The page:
When I found out I have genes associated with the "low reward dependence" personality trait, I wasn't the least surprised because I'm like a lot of introverts -- rarely motivated to do something based on the archetypal dangling carrot.
What's most interesting is the fact that researchers believe people who are more responsive to rewards are also happier. Gosh dang you for being happier, Marsha. It's always, Marsha, Marsha, Marsha.
(Marsha is the extroverted older sister from the 'Brady Bunch' for those who need missed that bellbottom '70s era).
As far as the 16 personalities defined by the Myers Briggs Type Indicator (MBTI), the extroverted versions of any type are most responsive to rewards whether it's a new outfit or a chocolate Hershey kiss. Tell him what he's won, Bob. OMG. It's a new car. And, a trip to Vegas.
Gee thanks, Bob. Can I get off the stage now? I just came here because I fell asleep during The Price is Right and this is a time-travelling dream from the day I stayed home from school pretending to be sick because I couldn't take the florescent lights. (Again, that '70s era)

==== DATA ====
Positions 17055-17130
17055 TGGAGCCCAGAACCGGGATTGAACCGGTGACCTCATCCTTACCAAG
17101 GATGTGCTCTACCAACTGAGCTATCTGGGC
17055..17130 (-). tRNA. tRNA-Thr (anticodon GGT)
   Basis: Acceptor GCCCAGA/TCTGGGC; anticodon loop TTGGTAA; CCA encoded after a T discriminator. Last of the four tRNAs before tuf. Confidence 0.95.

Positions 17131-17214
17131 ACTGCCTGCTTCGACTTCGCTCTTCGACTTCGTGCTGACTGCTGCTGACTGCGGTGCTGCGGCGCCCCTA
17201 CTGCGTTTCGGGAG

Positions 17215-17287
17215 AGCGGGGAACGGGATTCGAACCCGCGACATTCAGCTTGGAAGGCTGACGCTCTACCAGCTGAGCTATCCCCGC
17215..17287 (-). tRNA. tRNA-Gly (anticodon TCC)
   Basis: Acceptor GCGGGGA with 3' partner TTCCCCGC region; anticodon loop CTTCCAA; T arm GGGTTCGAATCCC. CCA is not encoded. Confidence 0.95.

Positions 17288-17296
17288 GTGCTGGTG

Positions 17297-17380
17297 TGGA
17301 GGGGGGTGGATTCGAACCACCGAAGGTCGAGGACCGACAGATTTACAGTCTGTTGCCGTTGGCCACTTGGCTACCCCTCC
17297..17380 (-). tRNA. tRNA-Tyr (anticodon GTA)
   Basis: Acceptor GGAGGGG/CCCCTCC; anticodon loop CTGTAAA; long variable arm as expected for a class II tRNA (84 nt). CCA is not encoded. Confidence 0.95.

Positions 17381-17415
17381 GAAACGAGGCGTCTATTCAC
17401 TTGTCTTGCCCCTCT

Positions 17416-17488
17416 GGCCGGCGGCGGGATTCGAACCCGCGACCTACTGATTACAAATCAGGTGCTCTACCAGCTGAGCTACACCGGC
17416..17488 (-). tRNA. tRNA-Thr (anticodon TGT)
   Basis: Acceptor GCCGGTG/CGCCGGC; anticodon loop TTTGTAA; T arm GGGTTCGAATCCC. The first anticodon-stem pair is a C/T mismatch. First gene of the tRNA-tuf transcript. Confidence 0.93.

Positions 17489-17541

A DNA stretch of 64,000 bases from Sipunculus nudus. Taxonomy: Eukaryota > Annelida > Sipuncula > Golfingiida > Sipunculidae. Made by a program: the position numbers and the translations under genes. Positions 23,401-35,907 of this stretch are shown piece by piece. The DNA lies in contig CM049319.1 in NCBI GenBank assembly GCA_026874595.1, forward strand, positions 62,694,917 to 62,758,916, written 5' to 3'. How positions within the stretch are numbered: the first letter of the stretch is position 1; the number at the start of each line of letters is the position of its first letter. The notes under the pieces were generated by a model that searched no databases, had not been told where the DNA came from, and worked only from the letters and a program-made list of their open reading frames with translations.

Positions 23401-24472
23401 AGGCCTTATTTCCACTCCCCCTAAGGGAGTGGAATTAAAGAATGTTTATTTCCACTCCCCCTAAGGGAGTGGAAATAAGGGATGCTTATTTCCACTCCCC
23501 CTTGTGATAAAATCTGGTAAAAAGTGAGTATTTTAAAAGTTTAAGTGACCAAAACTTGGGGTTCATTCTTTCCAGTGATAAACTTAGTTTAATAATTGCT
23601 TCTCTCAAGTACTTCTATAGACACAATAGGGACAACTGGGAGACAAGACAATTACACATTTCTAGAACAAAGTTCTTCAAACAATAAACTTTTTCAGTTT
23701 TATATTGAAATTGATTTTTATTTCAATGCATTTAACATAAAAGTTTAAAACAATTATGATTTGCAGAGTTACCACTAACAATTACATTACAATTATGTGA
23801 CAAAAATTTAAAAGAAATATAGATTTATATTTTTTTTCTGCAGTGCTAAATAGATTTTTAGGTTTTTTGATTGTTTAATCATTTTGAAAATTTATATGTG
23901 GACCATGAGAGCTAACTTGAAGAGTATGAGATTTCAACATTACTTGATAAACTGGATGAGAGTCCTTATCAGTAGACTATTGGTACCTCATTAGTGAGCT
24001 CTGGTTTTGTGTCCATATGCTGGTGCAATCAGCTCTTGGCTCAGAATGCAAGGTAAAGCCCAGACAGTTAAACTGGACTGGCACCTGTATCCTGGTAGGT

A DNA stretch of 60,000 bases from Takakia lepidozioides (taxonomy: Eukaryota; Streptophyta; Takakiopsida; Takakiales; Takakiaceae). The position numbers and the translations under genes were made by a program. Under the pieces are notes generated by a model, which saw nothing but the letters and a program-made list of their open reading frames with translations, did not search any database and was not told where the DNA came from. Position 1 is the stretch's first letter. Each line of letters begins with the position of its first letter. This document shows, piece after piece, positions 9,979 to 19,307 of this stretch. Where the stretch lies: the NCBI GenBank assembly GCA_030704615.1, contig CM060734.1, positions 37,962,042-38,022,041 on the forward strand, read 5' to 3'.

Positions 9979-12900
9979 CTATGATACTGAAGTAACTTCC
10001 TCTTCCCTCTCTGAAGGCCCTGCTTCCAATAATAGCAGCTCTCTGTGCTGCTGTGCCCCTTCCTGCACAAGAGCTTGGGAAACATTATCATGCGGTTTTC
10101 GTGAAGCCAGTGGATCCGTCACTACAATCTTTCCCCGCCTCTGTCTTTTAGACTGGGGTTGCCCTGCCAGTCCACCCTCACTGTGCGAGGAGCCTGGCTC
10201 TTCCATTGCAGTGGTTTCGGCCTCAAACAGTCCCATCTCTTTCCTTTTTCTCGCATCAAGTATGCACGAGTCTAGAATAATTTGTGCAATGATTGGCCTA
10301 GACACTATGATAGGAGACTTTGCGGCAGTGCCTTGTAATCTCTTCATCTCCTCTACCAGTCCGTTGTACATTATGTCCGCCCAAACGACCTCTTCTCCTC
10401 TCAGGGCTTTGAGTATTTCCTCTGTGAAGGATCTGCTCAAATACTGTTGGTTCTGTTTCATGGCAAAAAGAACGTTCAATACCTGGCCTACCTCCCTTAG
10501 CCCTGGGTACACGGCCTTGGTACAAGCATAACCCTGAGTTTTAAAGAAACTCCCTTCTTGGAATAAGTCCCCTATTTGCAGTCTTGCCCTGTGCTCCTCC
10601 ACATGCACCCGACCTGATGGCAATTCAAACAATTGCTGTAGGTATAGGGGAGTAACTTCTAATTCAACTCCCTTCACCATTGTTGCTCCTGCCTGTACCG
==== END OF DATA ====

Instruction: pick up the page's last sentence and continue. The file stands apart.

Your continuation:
Experts say people with high reward dependence seek out social and emotional rewards. But I also see it play out with regard to my attitude toward financial and weight-loss goals.
With stock market, real estate or cryptocurrency investing, it always feels like I'm playing a board game such as Monopoly. With my career, it's like playing the board game, Life. Random. Sometimes fun. Often meaningless. And ultimately, still a game that I don't really care if I win.
I remember an editor/supervisor once told me he planned to give me a big pay raise, but doing so meant a few other people would get very low pay raises. I let him know how much I appreciated him letting me know I was his "favorite," but that the money would mean more to the others. So, I gave him my blessing to give me the lower percentage pay increase. […]